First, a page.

US Tells UK To Stop Saying American Chicken Isn't Safe To Eat
The US warned Britain it is “sick and tired” of hearing that American chicken isn’t safe to eat, after an outcry over whether poultry treated with chlorine should be served on British dinner tables after Brexit.
Washing chicken carcasses with chlorine no longer happens in the US, and the quality of American products is every bit as good as British food, according to Ted McKinney, undersecretary for trade at the US department for agriculture.
McKinney said Michael Gove, the British environment secretary, privately assured US officials that he would try to draw a line under the dispute because it was not fair to American poultry producers. He added that he’ll be checking Google to make sure Gove keeps his word.
“We would like all of British society to understand that is not a practice that’s in use very much,” McKinney said in an interview in Oxford, England, on Thursday.
“The quality of our poultry, we’d put up against UK poultry any day of the week and twice on Sunday."
The chicken row marks a fork in the road for Prime Minister Theresa May’s Brexit policy that reflects the choices she’ll face about Britain’s future.
It suggests she’ll need to decide between turning toward a trade deal with the US or staying close to the European Union to maintain existing commercial links and consumer standards.
I’ll Google You
Chlorinating chicken carcasses is allowed under US rules, although it has become less common as sanitation practices have evolved. The EU bans it.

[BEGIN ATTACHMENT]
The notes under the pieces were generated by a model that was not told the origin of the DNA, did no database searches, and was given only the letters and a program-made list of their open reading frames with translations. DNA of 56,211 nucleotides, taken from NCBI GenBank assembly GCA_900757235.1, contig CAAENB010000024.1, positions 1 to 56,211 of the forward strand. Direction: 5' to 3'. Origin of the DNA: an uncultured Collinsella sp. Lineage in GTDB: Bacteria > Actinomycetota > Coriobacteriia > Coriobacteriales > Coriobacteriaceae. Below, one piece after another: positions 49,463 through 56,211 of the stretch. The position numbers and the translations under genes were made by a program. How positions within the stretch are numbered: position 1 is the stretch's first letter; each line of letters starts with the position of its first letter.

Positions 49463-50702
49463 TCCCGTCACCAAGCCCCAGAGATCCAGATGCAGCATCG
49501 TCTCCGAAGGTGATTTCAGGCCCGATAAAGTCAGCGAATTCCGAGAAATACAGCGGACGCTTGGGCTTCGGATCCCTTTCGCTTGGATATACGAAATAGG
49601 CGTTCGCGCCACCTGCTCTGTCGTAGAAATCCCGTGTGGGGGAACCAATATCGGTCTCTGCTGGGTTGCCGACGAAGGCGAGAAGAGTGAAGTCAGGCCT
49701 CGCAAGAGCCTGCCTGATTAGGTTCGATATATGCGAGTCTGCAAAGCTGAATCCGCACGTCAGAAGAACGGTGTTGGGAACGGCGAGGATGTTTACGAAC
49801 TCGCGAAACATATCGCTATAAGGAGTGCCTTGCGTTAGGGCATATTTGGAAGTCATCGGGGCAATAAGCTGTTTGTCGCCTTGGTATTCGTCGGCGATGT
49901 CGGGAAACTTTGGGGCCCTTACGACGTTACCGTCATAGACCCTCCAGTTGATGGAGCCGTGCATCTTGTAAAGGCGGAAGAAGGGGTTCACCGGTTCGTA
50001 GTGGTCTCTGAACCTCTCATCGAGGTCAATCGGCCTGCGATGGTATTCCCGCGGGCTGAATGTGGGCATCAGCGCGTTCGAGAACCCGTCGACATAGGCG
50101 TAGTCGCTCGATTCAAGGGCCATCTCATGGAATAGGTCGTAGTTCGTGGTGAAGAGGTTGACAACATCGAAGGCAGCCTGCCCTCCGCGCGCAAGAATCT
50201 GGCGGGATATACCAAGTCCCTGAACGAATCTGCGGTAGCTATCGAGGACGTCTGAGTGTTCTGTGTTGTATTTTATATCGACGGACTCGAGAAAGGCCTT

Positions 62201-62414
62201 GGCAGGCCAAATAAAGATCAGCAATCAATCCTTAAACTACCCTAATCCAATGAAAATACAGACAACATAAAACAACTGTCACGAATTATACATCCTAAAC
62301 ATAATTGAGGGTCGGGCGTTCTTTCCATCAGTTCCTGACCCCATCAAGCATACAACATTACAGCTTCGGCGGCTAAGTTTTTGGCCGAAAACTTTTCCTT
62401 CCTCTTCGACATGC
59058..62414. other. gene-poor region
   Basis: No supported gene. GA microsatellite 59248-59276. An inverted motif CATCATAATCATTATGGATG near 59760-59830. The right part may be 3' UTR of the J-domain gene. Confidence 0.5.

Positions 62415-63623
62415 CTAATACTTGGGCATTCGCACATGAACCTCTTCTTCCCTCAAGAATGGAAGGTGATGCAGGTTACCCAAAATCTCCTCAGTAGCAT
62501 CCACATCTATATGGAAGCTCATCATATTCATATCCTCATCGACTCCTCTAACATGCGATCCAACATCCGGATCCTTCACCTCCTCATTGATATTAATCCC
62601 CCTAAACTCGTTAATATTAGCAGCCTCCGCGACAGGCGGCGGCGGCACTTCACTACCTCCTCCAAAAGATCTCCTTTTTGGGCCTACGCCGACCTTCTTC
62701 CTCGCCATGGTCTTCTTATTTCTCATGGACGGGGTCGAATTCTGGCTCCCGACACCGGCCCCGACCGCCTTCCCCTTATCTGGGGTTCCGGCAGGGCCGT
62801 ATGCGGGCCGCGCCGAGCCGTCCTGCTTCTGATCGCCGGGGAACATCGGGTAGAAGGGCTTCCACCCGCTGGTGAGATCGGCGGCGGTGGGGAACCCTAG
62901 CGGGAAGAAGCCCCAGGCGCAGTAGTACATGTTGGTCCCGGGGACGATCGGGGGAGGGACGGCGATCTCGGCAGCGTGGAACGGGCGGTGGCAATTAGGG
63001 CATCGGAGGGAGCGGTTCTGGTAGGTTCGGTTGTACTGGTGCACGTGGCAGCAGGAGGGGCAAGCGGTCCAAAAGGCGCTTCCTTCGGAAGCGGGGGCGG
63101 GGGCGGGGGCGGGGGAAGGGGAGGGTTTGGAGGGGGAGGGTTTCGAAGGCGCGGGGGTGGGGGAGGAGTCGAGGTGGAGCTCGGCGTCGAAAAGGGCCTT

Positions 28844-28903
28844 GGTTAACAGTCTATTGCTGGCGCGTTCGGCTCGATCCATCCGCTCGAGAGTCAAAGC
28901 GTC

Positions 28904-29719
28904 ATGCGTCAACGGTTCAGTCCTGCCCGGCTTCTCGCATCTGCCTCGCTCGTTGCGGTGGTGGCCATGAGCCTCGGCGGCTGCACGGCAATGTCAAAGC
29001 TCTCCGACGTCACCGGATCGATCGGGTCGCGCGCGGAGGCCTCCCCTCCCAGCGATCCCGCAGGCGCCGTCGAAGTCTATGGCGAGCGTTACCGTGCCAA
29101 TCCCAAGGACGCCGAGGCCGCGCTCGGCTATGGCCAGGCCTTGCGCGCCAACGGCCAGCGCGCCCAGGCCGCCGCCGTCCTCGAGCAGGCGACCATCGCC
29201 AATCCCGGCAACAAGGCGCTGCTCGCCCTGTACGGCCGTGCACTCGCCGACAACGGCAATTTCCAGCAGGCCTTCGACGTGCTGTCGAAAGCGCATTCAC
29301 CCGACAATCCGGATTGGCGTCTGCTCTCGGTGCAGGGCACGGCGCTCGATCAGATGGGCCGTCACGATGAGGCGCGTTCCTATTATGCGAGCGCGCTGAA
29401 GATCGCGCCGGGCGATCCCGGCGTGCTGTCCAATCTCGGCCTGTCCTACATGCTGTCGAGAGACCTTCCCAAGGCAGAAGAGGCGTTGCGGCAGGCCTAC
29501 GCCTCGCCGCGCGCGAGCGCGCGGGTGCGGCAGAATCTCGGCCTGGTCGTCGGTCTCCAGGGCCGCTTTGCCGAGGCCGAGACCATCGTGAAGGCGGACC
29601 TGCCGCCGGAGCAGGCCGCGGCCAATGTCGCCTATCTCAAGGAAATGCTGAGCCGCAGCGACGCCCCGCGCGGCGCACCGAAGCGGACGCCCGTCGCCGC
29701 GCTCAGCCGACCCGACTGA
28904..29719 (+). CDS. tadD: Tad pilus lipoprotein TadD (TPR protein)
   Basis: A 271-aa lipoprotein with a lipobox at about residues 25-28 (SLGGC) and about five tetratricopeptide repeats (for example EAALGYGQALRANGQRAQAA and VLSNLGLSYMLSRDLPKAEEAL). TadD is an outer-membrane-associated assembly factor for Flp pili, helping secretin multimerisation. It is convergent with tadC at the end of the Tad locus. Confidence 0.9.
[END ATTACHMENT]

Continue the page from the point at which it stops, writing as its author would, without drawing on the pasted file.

McKinney said Gove had promised the US it will not rehash the argument that a free-trade deal between the two countries will see chlorine-treated chicken sold in British shops and restaurants.
Asked what Gove had promised, McKinney said: “That he would not conflate chlorinated chicken” with food safety standards, “and that that is passe, we don’t do that at all any more and for anybody to be talking about that is categorically unfair.”
He added: “So we’re going to hold him at his word just as we’d have him hold us to our word."
McKinney said he was making a “friendly” point but added that he did want the chlorine chicken argument to stop. “Yeah, we do because we’re sick and tired of that."
In the longer term, Gove and his British government colleagues have a choice to make. May wants a trade deal with the US and has discussed the matter with President Donald Trump.
Working groups have begun discussing the shape of the agreement, which both sides say they would like to conclude quickly.
If May doesn’t cut EU regulations - such as those banning chemical treatments of poultry products - she risks compromising any agreement with the US.
“We hope that the UK will look for its own food standards, environmental safety protocols,” McKinney said. “We find the EU a very difficult place to do business and so we hope that as part of Brexit, the reset button can at least be considered.”
If some of the burdensome sanitary regulations are removed, “there is a much greater opportunity for trade between the UK and US,” he said.
Speaking to reporters at the same Oxford Farming Conference, Gove said he couldn’t “pre-empt” what would result from any trade deal with the US. He promised there would be no reduction in animal welfare standards and other quality issues.